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The Story of Wild Will Enderby

Chapter II. A Remarkable Acquaintance

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Chapter II. A Remarkable Acquaintance.

I know not whether thoughts such as these passed through the mind of our nameless friend as he sat on the rock, inhaling and exhaling narcotic fumes, for he evinced no sign of emotion. His pipe exhausted, he folded his arms, and still maintained his position. As the day wore on many people passed by; for it was the time of the great Dunstan "Rush," and a host of miners were hurrying from all parts of New Zealand, and from over the sea, to participate in the golden spoils of the Molyneux, the existence whereof had recently been made known by the now famous prospectors, Hartley and Reilly. First came three men, hirsute and stalwart, each with blankets on shoulder, pannikin on belt, pick and shovel in hand. Then two, similarly accoutred, and accompanied by a huge mongrel dog, also loaded with a "swag." Then others, with a woman "of the baser sort," rude of speech, wild-eyed, with swaggering gait, slatternly. Then more, and yet more—motley groups of all ages and conditions of men. And each party as it passed, marking, as none could fail to do, the solitary figure sitting between sky and earth, greeted him with exclamations and phrases more forcible than flattering; with jests and jeers, and flouting mockery. But to jest and jeer no response made he; but still maintained a sullen silence.

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Presently there came by a man, who carried his nationality conspicuously about him.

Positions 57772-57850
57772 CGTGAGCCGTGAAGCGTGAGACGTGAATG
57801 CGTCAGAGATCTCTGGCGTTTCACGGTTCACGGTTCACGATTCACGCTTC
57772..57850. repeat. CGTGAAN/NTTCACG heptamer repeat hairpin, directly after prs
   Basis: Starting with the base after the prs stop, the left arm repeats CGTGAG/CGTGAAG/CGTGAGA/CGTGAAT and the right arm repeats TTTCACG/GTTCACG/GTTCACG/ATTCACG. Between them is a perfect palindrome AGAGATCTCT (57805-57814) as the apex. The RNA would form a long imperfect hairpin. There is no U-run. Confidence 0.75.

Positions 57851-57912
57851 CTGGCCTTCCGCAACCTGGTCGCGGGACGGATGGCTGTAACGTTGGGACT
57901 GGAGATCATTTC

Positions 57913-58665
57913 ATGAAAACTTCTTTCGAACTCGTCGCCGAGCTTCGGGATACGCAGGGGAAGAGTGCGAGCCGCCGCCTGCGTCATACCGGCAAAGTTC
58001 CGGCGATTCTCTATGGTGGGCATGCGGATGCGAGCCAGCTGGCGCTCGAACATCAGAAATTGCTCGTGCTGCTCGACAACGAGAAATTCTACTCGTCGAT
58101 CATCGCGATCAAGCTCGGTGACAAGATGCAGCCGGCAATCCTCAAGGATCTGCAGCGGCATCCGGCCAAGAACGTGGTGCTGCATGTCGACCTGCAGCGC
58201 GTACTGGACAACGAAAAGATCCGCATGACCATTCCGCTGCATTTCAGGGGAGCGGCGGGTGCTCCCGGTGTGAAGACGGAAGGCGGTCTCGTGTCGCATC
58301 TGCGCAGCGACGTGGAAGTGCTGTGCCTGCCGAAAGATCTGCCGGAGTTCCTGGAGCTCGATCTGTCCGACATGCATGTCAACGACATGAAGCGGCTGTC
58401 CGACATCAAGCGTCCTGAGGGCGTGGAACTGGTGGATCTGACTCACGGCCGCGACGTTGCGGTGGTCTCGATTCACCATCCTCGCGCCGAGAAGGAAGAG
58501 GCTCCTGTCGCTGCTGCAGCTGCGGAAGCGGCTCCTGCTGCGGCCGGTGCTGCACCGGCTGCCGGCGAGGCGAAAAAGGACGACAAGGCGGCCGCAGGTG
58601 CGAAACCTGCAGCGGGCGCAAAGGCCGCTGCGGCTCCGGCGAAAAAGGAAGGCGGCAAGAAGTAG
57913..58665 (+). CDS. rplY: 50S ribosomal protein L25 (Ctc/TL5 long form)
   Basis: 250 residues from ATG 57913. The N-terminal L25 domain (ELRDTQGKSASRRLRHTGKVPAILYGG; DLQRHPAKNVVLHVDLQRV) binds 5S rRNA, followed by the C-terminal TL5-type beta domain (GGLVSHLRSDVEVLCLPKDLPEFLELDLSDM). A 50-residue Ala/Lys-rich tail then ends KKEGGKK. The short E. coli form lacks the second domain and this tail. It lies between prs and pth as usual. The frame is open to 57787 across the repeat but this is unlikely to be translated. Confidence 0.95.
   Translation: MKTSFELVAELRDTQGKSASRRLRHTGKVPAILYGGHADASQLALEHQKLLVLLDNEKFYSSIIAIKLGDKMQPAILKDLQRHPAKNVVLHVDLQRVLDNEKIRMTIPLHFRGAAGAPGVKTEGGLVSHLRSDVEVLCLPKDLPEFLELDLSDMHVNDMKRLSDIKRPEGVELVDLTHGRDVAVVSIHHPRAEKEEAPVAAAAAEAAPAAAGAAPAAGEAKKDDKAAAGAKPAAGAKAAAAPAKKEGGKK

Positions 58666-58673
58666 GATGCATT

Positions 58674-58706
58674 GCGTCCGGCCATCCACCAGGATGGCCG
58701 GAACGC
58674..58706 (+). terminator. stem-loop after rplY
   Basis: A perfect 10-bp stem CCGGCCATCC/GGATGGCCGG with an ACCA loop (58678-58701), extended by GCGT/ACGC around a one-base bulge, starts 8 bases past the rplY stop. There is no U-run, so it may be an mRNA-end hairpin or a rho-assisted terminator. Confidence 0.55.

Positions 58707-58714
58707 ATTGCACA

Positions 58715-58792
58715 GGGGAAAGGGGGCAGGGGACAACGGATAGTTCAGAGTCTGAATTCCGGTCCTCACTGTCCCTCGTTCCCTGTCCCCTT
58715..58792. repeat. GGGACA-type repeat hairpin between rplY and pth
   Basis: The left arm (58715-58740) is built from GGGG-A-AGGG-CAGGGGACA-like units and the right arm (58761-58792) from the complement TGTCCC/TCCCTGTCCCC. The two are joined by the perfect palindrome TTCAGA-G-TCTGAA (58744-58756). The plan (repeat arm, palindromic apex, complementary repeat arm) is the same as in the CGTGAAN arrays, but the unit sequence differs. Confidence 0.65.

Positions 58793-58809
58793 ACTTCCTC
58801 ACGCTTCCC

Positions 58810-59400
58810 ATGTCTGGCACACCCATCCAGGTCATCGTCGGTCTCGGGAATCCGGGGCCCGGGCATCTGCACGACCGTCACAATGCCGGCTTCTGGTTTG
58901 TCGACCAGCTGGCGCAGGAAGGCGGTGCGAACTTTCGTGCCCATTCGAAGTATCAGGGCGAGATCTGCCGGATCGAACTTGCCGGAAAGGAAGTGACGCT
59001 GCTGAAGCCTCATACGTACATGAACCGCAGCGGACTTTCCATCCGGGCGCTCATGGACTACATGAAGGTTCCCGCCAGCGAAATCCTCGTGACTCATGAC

The new comer was tall and powerfully built. His long, grave, oval face was indicative of strong will and determination. It was just such a face as one sees in old portraits of the time when King Oliver governed Britain so wisely and so well, that loyal Stuart-loving hearts grieved that the brewer's son had not been born in the purple. His beard was limited to a heavy tuft on the pointed chin. On his square, well-set head he carried an astonishing steeple-crowned beaver hat, which bore the appearance of having been industriously brushed the wrong way. A scarlet woollen shirt, with collar turned down, and open at the throat, disclosed a, neck and chest such as a modern Hercules might have envied. His arms and nether limbs (there is no such thing as perfection of form to be found amongst civilized men), were disproportioned to the rest of his frame—were over-long, in fact, and loosely-jointed. His pants—be sure they were "pants"—of blue dungaree, were carelessly tucked into Napoleon boots, once black, but now of the brown, brownest, and adorned with soiled red knee-caps, whereon were faintly depicted certain indefinite fragments of the "Bird of Freedom." Like the other passers-by he carried a "swag," also a pannikin, also a sheath-knife. Unlike the others, he carried a field-glass, suspended by a strap from the shoulder, and in his belt was a small tomahawk. Evidently he was prepared to look a-head, and, if necessary, to clear the way.

As he came along the track, with a long, steady, swinging stride, his keen grey eyes glancing around to page 8the right and to the left, he suddenly espied the man upon the rock.

"Say, stranger! you ain't struck a patch anywhere about up there, have you?"

Such was his greeting. He waited for an answer, but none was vouchsafed. He watched for a movement, but in vain. Forthwith he proceeded in a leisurely, business-like way to disencumber himself of his swag. Then using his hands trumpet-fashion, he hailed thus—

"Stone ahoy! what sort of weather is it in your longitude?"

He might as well have hailed a stone man.